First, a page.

Monday, August 28, 2017

Addressing Network Segmentation for PCI 3.2 with the Software-Defined Perimeter

This blog originally appeared on the Cryptzone blog. You can find it here.

Most companies selling to the public – and certainly all e-commerce companies – are required to comply with the Payment Card Industry Data Security Standards (PCI DSS). Basically, all businesses that accept credit card as payment must adhere to the PCI standards, and go through a certification process on an annual basis.

While the PCI DSS is nothing new, breaches are still occurring with alarming frequency. And those charged with protecting credit card information are paying attention, revising the standards for security credit card data to combat emerging threats and scenarios.

In December 2016, the PCI DSS Council released “Guidance for PCI DSS Scoping and Network Segmentation”. This document was created to clarify how businesses and auditors should assess their Cardholder Data Environments (CDE). Specifically, it includes guidance as to what systems and processes should be included as part of a PCI evaluation and scope:

Accurate PCI DSS scoping involves critically evaluating the CDE and CHD flows, as well as all connected-to and supporting system components, to determine the necessary coverage for PCI DSS requirements. Systems with connectivity or access to or from the CDE are considered “connected to” systems. These systems have a communication path to one or more system components in the CDE.

The guidance summaries how environment scoping should be approached:

The following scoping concepts always apply:
·         Systems located within the CDE are in scope, irrespective of their functionality or the reason why they are in the CDE.
·         Similarly, systems that connect to a system in the CDE are in scope, irrespective of their functionality or the reason they have connectivity to the CDE.
·         In a flat network, all systems are in scope if any single system stores, processes, or transmits account data.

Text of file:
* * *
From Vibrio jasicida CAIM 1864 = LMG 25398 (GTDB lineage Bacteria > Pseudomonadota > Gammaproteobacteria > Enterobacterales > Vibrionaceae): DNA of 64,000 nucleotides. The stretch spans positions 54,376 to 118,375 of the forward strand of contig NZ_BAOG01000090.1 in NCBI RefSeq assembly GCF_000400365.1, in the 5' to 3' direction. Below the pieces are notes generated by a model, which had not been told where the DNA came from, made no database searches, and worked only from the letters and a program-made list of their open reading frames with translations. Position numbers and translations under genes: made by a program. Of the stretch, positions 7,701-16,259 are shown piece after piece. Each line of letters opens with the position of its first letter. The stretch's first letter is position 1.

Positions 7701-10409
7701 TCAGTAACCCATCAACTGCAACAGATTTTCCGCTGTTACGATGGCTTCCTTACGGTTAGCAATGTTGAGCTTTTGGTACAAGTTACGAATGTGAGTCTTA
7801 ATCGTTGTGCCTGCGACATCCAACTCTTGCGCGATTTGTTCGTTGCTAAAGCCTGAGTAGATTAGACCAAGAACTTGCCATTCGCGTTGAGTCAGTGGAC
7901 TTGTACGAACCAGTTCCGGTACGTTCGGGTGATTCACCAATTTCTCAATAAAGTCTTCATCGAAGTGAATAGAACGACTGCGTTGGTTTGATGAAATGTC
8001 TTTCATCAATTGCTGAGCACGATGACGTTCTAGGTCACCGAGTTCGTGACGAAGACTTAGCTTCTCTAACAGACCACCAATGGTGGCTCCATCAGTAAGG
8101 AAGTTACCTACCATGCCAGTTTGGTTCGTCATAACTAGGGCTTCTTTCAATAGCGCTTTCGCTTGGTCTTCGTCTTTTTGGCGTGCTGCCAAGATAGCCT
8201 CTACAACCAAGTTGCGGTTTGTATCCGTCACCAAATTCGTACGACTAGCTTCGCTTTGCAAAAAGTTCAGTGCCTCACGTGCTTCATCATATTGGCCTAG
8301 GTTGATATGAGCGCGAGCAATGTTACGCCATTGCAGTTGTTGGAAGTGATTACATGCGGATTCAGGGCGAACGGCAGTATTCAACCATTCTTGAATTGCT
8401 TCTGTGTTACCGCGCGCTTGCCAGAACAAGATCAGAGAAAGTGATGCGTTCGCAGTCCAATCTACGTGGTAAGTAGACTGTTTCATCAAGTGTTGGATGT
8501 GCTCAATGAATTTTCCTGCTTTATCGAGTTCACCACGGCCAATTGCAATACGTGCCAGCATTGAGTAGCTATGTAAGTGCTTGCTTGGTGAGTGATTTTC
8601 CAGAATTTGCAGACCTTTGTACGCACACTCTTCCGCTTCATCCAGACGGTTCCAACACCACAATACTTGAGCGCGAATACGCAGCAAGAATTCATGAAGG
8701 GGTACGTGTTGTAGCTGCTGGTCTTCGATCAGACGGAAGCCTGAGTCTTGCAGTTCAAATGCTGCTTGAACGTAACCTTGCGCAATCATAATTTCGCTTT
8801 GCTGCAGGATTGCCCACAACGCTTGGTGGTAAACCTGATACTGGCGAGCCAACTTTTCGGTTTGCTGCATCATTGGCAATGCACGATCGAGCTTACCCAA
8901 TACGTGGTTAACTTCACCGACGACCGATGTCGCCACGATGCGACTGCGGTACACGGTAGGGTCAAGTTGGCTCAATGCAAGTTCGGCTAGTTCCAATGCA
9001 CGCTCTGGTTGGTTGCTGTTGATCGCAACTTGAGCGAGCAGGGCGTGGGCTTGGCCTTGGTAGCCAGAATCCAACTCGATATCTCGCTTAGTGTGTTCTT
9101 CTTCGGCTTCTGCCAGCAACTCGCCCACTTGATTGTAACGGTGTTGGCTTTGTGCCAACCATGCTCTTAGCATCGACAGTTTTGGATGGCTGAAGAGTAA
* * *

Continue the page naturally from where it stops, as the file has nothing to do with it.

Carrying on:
One of the primary areas of focus is how critical network segmentation is to reduce the overall PCI scope, as even machines that are not directly involved with credit card processes but still able to access Cardholder Data (CHD) *MUST* also be included as part of the PCI scope:

The intent of segmentation is to prevent out-of-scope systems from being able to communicate with systems in the CDE or impact the security of the CDE. Segmentation is typically achieved by technologies and process controls that enforce separation between the CDE and out-of-scope systems. When properly implemented, a segmented (out-of-scope) system component could not impact the security of the CDE, even if an attacker obtained administrative access on that out-of-scope system.

As a best practice, and to significantly reduce the scope of the PCI environment, companies must look to properly segmented networks to protect their CHD.

AppGate SDP

When looking for tools to segment your networks, you can always look to a myriad of firewall rules and antiquated third party tools that might get you to the desired state. But the solution being evaluated and recommended by PCI QSAs for network segmentation is the Software-Defined Perimeter (SDP).

AppGate SDP is the industry’s best and leading Software-Defined Perimeter solution.  Properly deployed, AppGate SDP will reduce the scope of PCI DSS and other regulatory audits by eliminating unnecessary devices, networks and appliances from the audit. AppGate SDP makes any resources that are not specifically granted access to an environment invisible to the environment, thus reducing the chance of additional devices and resources being added to the evaluation.

Many companies are evaluating their annual PCI audit results and looking for ways to remediate outstanding control gaps, especially those with protecting their network access.  AppGate SDP addresses these requirements, as well as many of the other PCI controls. More information about how AppGate SDP addresses PCI 3.2 requirements can be found in this whitepaper.


Post a Comment